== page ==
Juniata Creates Events Based on Alumnus' 'The Warriors' Book
(Posted August 26, 2013)
HUNTINGDON, Pa. -- Juniata College assigns a summer reading book every year for incoming freshmen, and this year's selection, "The Warriors: Reflections on Men in Battle," is connected to the college through the late author and alumnus J. Glenn Gray. To honor Gray's 100th anniversary birth year, the history department has created several public programs around the book.
Gray, who was born in Mifflintown, Pa. in 1913, graduated from Juniata College in 1936, earning a master's degree from the University of Pittsburgh and a doctorate from Columbia University. Shortly thereafter, Gray joined the U.S. Army in 1942, serving as an officer in a counterespionage unit fighting through the North Africa, Italy and D-Day campaigns.
"The book will get students to think about the soldiers' experiences in battle in new ways. They may think they know what soldiers experience -- from the media, from talking with veterans, from reading -- and this provocative book will help them reevaluate what they know and enable them to ask new questions. We live in a world of constant warfare, so knowing more about how soldiers are affected will help them better understand and act in that world."
David Hsiung, professor of history
After the war, Gray became a philosophy professor at Colorado College and became somewhat well-known during his lifetime as a translator of the German philosopher Martin Heidegger. About 15 years after his World War II service, Gray began rereading his war journals and decided to write a philosophical interpretation of how war affects human beings and why soldiers act as they do.
Although Gray's academic books on Heiddeger, educational philosophy and other topics are not familiar to general audiences today, "The Warriors" has continued to be relevant reading for soldiers, civilians and for many college students.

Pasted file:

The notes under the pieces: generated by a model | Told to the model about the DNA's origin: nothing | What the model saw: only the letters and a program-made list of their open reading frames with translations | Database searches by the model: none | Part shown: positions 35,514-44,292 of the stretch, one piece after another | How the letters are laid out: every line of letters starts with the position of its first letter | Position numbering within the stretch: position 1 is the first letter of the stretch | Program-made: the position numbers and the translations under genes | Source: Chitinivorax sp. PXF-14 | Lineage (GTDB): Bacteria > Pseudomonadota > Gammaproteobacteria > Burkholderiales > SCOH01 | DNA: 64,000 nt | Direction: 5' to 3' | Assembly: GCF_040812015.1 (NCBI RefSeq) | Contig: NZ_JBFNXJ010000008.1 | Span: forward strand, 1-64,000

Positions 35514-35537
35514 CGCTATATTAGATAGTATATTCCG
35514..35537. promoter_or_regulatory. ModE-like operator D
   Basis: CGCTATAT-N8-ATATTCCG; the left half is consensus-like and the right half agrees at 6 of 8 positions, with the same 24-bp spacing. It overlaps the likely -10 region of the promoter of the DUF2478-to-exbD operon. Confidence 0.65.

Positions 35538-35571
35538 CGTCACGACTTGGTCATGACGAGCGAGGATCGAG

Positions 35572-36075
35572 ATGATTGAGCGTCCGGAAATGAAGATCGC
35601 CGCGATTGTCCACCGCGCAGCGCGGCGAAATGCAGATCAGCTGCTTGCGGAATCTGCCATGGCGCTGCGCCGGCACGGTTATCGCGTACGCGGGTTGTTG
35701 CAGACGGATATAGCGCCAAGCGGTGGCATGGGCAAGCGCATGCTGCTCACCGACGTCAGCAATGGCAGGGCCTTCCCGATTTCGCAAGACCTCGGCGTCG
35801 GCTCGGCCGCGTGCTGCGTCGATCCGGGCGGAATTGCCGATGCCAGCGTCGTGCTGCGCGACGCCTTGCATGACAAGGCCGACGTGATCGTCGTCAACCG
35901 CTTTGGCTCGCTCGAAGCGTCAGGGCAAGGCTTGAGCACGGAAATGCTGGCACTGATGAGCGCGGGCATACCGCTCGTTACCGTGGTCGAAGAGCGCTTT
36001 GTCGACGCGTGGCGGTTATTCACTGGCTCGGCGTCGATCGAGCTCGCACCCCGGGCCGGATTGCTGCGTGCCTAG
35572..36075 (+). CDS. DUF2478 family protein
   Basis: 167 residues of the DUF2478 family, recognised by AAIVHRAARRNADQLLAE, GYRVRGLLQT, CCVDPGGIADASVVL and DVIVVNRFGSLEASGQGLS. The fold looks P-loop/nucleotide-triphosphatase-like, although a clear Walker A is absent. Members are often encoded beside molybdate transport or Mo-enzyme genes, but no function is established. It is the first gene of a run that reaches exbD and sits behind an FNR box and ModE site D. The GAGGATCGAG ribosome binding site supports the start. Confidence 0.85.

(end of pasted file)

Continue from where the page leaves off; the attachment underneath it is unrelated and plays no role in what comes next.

"I first read the book for a course at the University of Michigan for which I was a teaching assistant. It gave me a way to think about soldiers' experiences in any war. "The Warriors" resonates with me as a historian, as someone who has had an interest in war since childhood, and as a citizen who has seen wars come and go my entire life," says David Hsiung, professor of history at Juniata. "The book will get students to think about the soldiers' experiences in battle in new ways. They may think they know what soldiers experience -- from the media, from talking with veterans, from reading -- and this provocative book will help them reevaluate what they know and enable them to ask new questions. We live in a world of constant warfare, so knowing more about how soldiers are affected will help them better understand and act in that world."
Events based around "The Warriors" began Aug. 25 at 7:30 p.m. in Rosenberger Auditorium as John Nagl, headmaster of The Haverford School and former Minerva Research Professor at the U.S. Naval Academy, spoke on "The Warriors: Reflections on Reflections on Men in Battle." Nagl was on the writing team that compiled the "U.S. Army/Marine Corps Counterinsurgency Field Manual" and wrote "Learning to Eat Soup with a Knife: Counterinsurgency Lessons from Malaya and Vietnam."
The freshman class will have a chance to give their opinion on the book in a panel discussion, "Reflections on 'The Warriors,' at 7:30 p.m., Thursday, Sept. 5, as six former U.S. Navy officers who refused to serve in the Vietnam War while on active duty will discuss the book through their own experiences. The panel is sponsored by the Baker Institute for Peace and Conflict Studies.
On Monday, Sept. 9, at 7:30 p.m., Michael Neiberg, professor of history at the U.S. Army War College in Carlisle, Pa., will speak on "Personal Perspectives on the Age of Total War." Neiberg has written or edited almost a dozen book on World War I and World War II, His most recent book is "Dance of the Furies: Europe and the Outbreak of World War I."
Juniata will wind up the events focused on Gray's classic study of men in war with a discussion event led by David Hsiung, professor of history. The date and time of the event has yet to be determined. Hsiung will use the letters, journals and memoirs of soldiers who fought in World War II to try to answer the question "Did World War II soldiers really experience 'the enduring appeal of battle' as J. Glenn Gray has described?"
Contact April Feagley at firstname.lastname@example.org or (814) 641-3131 for more information.